eatingduringsucha harvest.
manycosmetic
Not surprisingly,
vesselswereadornedwithmonkey
figures.Not onlydidtheseamusing
cavortaroundthedresscreatures
ingroom,buttheyalsocamefromthe
sameexoticcountriesto thesouth
thatproducedmanycosmeticingredimonkeyswerealso
ents.Interestingly,
in ancient
employedaspolice"dogs"
Egypt.OldKingdomreliefsshow
vividscenesof thievesbeingcaught
by thecleveranimals.

likelyasgiftsfordignitaries
andforeign
rulers
attheking's
thirty-year
festival
(HebSed).Themonkeys
areidentified
Dynasty6, reignof PepiI, ca.2289-2255 B.C.
Egyptianalabaster
(inscribed"Ny-Khaswt- aspetsbytheirbracelets
andarmlets.
Meryre[female]tenantlandholder"
[of the
Thevessels
arealmostidentical
in
pyramidendowmentof PepiI] and"first
subject
andcomposition
butremarkoccurrence
ofthejubilee");
h. in. (I3.7 cm).
ablydifferent
otherwise.
Thepiece
Purchase,
JosephPulitzerBequest,Fletcher
belowleftishighlystylized,
itS overall
Fund,andLilaAchesonWallace,Russell
shapeis cylindrical,
andalldetailsare
andJudyCarson,WilliamKellySimpson,
reduced
to
nearly
flat
relie
Theother
andVaughnFoundationGifts,in honorof
piece(no.8I) iS moreorganically
conHenryGeorgeFischer,I992 (I992.338)
ceived,eggshaped
overall,
withthe
Thetwomonkeyvasesbelowareindetailssculpted
in theround.Itcapspiredbykeenobservation
of animal
turesanalmosthumanintimacy
in
behavior,
in thiscasethecloserelation- theposeofthemother
andbaby.In
shipbetweenmothersandtheiryoung ancient
Egyptian
art,it is raretobe
amongprimates.
Bothvesselswere
abletodistinguish
individual
artists'
madeduringtheSixthDynasty,most
handsasclearly
asinthesetwoobjects.

8I.
Vesselin the Shapeof a Mother
Monkeywith HerYoung

5X8

79

80

80. Vesselin the Shapeof a Mother


Monkeywith HerYoung
Dynasty6, reignof Merenre,ca. 22552246 B.C. Egyptian
alabaster
(inscribedwith
the nameMerenre);
h. 7S4in. (I8.5 cm).
TheodoreM. OavisCollection,Bequestof
TheodoreM. Oavis,I9I5 (30.8.I34)

82.

GamePieces
Baboon-Shaped

PtolemaicPeriod,304-30 B.C. Ivory.Left:


h. I%8 in. (3-S cm). LudlowBullFund,I968
Right:h. I%6 in. (3.3 cm). Purchase,
(68.3).
FletcherFundandThe GuideFoundation
Inc.Gift,I966 (66 99X7S)

an
Thesetwolittlebaboonsrepresent
that
importedspecies,Papioanubis,
hamv1?
of
mane
lacksthemagnificent
animal
The figuresaremasterful
dryas.
depictions,comblningpreciseanawithexpressive,
tomicalrendering
Since
almostsatiricalcharacterization.
right
the
on
thebackof thefigure
is shapedlikea knucklebone,thetraditionalformof dicein the ancient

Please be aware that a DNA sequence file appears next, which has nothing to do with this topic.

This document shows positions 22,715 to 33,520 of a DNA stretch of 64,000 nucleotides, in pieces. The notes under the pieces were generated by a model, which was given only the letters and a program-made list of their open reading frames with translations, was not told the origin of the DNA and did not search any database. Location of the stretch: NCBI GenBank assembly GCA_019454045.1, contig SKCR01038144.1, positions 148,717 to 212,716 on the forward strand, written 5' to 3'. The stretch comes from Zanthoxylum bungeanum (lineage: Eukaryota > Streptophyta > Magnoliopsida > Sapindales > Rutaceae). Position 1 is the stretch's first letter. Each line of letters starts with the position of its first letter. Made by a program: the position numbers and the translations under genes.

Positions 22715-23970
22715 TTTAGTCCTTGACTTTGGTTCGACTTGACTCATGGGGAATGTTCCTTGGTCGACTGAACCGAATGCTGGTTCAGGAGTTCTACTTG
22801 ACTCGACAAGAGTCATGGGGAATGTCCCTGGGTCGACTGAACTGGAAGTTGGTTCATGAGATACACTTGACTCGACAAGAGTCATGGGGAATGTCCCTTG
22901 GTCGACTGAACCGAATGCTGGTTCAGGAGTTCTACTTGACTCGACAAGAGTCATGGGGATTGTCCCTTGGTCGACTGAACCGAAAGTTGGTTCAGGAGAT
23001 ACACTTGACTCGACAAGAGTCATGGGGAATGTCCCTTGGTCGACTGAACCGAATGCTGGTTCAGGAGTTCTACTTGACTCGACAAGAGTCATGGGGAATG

world,it is likelythatbothanimals
werepiecesfroma game.Stylistically
theyareso closeto oneanotherthat
theymustbelongto thesameset,althoughtheycameto theMuseum
at differenttimes.
Bythe Ptolemaicera,many
werelivingin cities,some
Egyptians
of whichwerequitelargeandcosmothatancient
politan,aswasAlexandria,
of NewYork.The minor
equivalent
artsof thetimeoftenreflectan urban
lifestyleanda somewhatsentimental
attitudetoward
andcondescending
nature.The twobaboons,nearcaricaturesof twolittlebeggars,aregood
examplesof thisoutlook.The artist
whosculptedthefigureshada discerningeyethatwassurelyinfluenced
bytheHellenistictradition,whichis
reflectedin theintricateposturesof
thethinanimalbodies.
.

83. Baboon
Dynasty26, 664-S2S B.C.
Memphis(?),
Faience;h. 3X6in. (8.8cm). Purchase,
EdwardS. HarknessGift,I926 (26.7.874)

Egypt'sresidentspeciesof baboon,
vanishedfromthe
Papiohamadryas,
wildduringtheMiddleKingdom,
aboutthesametimethatthemonkey
baboons
Thereafter
alsodisappeared.
continuedto be importedfromthe
depicted
south.Theywereconsistently
aslessplayfulandmoreseriousthan
thewhimsicalmonkey.As farbackas
EarlyDynastictimestheancient
thebaboonasthe
venerated
Egyptians
whiteone,"whichhasbeen
"great
calleda royalancestoranimal.Based
of theactualbehavior
on observations
believed
of baboons,theEgyptians
thesun
worshiped
thattheseprimates
armsor
godat sunrisewithupraised
handson theirknees,posturesthat
byprimatologists
havebeenexplained
needto warmits body
astheanimal's
Thehands-on-knees
morning.
the
in
posturefoundits mostimpressive
in largebaboon
artisticrealization
createdduringthereignof
sculptures
AmenhotepIII(ca.I390-I353 B.C.).
and
intelligence
Thebaboon's
enigmaticgazelinkedit to Thoth,
for
thegodof wisdom,responsible
all
writing,andgenerally
measuring,
Thisfaiencestatthingsintellectual.
of thedeity.
uetteis a representation
Manyartistsstudiedandrevivedolder
duringDynasty26.
artistictraditions
that
It is entirelypossible,therefore,
IIIbaboonsculptures
theArnenhotep
weretheultimatesourceof this
statuesque
smallbutimpressively
masterpiece.

60

developed

in six

main phases.

During

the

A BriefHistoryof AnilnalRepresentation
in EgyptianArt

LatePredynasticPeriod,
ca. 3200-2960 B.C.

DynastiesI and 2,
ca. 2960-2649 B.C.

Dynasty3,
ca. 2649-2575 B.C.

Dynasty4,
ca.2575-2465B.C.

Dynasties5and6,
ca.2465-2I50B.C.

Theartof Egyptian
animalrepresentation

__
_
_

latePredynastic
Periodandthefirsttwo
x
dynasties,
animalrepresentations
were
widelyusedto expresstheoretical
concepts
suchaskingshipor thepowersof theuniverse.At thistime,theEgyptians
formu_
latedtheirhieroglyphic
script,a goodpart
of whichis composedof animalimages.
Animalswererendered
moreabstractly
thantheywouldbelaterand
canusuallybe identifiedbygenusbutnotbyspecies.Manyimportant
imagesof deitiesin animalshapesbeganto receivedefinitiveform,a
processcompletedbyDynasty3.Theiconography
of typesthuscreated
wouldcontinueto be usedin muchlaterperiods.

Thesecondphaseof animalrepresentation
beganin Dynasty4 andreachedanunsurpassedpeakin Dynasty5.Egyptianartists
revealed
theiroutstanding
abilitiesto
observenaturecloselyanddepictit precisely.Today's
zoologistscanidentify
almosteveryspeciesof fish,fowl,or